Macbeth Motifs

A motif is a dominant or recurring idea in a literary work. In Macbeth, motifs are aplenty and running throughout the play. Some are dominant, while other appear momentarily and disappear and reappear again in another scene, or act. Some of the powerful motifs in Macbeth are discussed below.

Motifs in Macbeth

Motif #1


One of the powerful motifs in the play is the prediction of the witches. The witches appear in the first act and then in the third and last. They make a prediction that Macbeth shall be the king, and that his wife will be the queen. All the actions of Macbeth and Lady Macbeth are based on these predictions. Whatever action they take, its basis is the same prediction, and its attendant features that they will have to do nothing. In fact, these predictions occurring at different times make the play move forward with a fast pace.

Motif #2


Although violence is not the dominant motif, it is still an ensuring motif. It occurs due to the predictions of the witches. In fact, the play starts with the violent atmosphere where three witch sisters appear to weave a spell. However, the actual violence starts when the King Duncan is killed and Macbeth immediately kills the guards. Banquo, along with his children, is also murdered. This leads to a spiral of violence that ends with Macbeth’s musings.

Motif #3


Although very difficult to trace, the third recurrent and dominant motif in Macbeth. Gender has played an important role by instigating Macbeth. It is a result of a spell woven by three witches which are female in gender. Then when Macbeth does not take courage to move forward, it is Lady Macbeth who urges him. It is also that Lady Macbeth plays her role until the end of the play even chiding Macbeth “Why have you left the chamber?” to ensure his protection. In other words, it shows that even patriarchy is under the spell of feminism.

Motif #4


It is stated that weather is a way of predicting future course of action or circumstances. This could be a use of a foreshadowing. It is quite surprising that weather does not become significant though the witch sisters announce that they would be meeting again in a story weather. The symbols of thunder, lightning, rain, and bad storms are indicators of turbulent circumstances in Scotland. Moreover, the situation is always bad when the witches meet.

Motif #5


Sleep is also a significant motif running throughout the play. It becomes recurrent when different characters express their desire for sleep. It happens that Lady Macbeth, who appears in almost every other theme and motif, is again in the motif of sleeplessness. This motif is signifying how weak and frail creature loses her sleep due to the crimes committed by her. In other words, it shows that the enormity of the crime has devoid Lady Macbeth of her sleep. She clearly says in the second act that she has heard “Sleep no more.”

Motif #6


Although blood is not such a significant theme, it is, however, a significant motif in the play. This word first appears when King Duncan is murdered. However, this word has appeared in Lady Macbeth’s utterance, who says “Who would have thought the old man to have had so much blood in him.” It seems a very cruel utterance. However, as an essential ingredient of our physical living, blood can be “thick” or “thin” as Lady Macbeth often makes reference to it, according to the thinking of the person.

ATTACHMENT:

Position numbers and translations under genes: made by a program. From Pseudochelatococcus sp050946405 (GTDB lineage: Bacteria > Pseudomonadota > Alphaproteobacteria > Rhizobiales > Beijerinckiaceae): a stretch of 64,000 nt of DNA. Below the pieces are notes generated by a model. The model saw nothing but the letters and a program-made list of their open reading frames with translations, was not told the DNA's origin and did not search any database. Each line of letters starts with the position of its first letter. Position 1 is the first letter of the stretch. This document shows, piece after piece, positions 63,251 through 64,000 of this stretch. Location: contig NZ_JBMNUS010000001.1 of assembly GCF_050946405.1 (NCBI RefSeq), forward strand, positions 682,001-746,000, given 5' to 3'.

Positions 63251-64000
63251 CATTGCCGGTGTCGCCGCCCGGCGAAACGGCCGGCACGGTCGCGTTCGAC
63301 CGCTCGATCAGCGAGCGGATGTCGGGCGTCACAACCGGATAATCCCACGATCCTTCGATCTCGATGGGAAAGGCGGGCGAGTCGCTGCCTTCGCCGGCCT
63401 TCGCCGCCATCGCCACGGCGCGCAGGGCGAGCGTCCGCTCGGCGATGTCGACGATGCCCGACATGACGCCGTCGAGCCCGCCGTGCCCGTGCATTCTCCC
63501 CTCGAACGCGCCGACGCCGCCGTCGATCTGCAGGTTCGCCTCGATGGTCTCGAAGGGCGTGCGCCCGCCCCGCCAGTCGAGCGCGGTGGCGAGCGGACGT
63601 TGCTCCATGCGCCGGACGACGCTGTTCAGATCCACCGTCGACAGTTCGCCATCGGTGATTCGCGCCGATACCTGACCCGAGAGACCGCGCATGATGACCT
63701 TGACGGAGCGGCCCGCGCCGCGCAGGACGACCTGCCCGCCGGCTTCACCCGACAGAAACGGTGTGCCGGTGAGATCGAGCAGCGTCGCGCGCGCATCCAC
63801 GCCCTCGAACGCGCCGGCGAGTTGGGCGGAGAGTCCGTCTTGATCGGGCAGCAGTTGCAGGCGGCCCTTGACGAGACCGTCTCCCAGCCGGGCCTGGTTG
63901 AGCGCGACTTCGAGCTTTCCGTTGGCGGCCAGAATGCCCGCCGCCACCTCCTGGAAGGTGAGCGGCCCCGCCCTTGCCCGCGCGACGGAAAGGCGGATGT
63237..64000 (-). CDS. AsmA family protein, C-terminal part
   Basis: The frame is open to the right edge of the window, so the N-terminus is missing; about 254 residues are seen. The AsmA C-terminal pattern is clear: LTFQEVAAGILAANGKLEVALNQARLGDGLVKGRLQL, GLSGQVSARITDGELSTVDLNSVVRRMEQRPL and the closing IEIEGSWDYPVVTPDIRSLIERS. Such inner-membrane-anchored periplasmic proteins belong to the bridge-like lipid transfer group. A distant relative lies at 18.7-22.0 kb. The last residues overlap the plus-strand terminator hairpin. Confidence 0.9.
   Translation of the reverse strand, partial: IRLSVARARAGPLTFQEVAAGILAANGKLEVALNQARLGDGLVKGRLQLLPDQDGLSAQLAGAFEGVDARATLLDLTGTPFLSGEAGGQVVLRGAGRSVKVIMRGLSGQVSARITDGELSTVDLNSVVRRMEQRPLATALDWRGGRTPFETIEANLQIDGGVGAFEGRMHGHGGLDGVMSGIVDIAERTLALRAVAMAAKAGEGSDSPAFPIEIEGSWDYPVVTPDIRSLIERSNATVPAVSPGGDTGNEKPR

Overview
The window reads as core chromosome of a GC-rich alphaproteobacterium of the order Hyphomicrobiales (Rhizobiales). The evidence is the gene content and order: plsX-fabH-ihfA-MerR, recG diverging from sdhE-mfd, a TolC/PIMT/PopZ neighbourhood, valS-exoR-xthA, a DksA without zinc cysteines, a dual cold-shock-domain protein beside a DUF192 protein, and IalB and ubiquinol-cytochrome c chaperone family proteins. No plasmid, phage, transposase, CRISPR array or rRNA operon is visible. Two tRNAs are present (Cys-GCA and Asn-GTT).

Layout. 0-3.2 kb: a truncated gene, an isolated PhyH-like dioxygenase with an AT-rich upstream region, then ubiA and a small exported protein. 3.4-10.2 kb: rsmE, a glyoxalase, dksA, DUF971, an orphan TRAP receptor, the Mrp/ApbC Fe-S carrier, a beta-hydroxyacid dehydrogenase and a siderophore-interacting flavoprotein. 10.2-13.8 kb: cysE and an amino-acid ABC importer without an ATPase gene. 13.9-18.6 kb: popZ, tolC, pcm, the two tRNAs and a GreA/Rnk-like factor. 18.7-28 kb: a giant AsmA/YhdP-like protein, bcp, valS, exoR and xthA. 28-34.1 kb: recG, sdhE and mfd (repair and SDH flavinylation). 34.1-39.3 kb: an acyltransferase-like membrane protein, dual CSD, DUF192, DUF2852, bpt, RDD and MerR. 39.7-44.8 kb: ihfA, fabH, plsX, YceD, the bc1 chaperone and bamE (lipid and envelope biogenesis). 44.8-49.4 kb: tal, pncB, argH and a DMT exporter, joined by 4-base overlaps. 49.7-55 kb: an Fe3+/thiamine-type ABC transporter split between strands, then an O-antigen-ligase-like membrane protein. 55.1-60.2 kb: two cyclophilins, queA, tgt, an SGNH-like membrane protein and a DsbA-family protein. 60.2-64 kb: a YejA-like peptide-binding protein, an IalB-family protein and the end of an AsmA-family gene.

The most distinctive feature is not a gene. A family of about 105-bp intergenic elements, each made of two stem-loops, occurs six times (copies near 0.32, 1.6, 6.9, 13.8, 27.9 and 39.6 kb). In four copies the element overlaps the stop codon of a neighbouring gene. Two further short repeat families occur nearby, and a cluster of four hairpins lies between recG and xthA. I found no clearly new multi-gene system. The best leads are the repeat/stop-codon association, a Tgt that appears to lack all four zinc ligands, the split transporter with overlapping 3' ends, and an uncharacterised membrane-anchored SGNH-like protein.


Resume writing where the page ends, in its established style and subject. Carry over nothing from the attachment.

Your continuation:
Motif #7


The motif of equivocation starts from the very first line of the play, Macbeth. The presence of two witches is a strong evidence. This continues with pauses wherever the witches appear, or their name echoes. However, it is quite obscure at times when human beings are involved and witches recede into the background. In other words, all the acts become doings of human beings, and not any incitement of supernatural beings.

Motif #8

Light and Darkness

Although the motif of light and darkness is pervasive and dominant in Macbeth, it runs with the characters of Macbeth and Lady Macbeth. When the witches first appear, Banquo warns his friend Macbeth saying they could be the “instruments of darkness.” This motif again emerges when Lady Macbeth is about to kill King Duncan. The darkness of the night and the darkness of the heart of Lady Macbeth has been given as representatives of evil. On the other hand, she refers to light in the sense of weakness or fragility of the women. However, it is not very much clear what role is played by the light. It is a sort of dichotomy of images that creates a contrast between the good and the evil and sets the mood of the play. Therefore, this motif becomes highly significant.

Motif #9

Imagery of Birds

The use of the imagery of birds to convey meanings is another minor motif in Macbeth. When King Duncan is assassinated, Lady Macbeth hears the sound of a shrieking owl saying that the owl is a “fatal bellman.” It means the bird announces death of somebody. Then at another place, Shakespeare has given the example of raven, a sign of bad omen. This raven announcing the bad luck of Kind Duncan in the play is hoarse. Then when the assassination is complete, there are cries of rooks, choughs and magpies. This shows that the bird imagery motif has been used to show bloodshed in Macbeth.

Motif #10


Treachery, though is very strong, is highly a significant motif in Macbeth. The treachery of Macbeth against King Duncan and his friend Banquo is a glaring example in the play. However, it does not emerge as a strong motif due to various other strong and dominant motifs. Treachery seems to dominate in the second half of the play when other assassinations take the center stage, and there is “hurly burly” in Scotland. People are running for their lives. It then becomes appear that treachery now dominates the scene.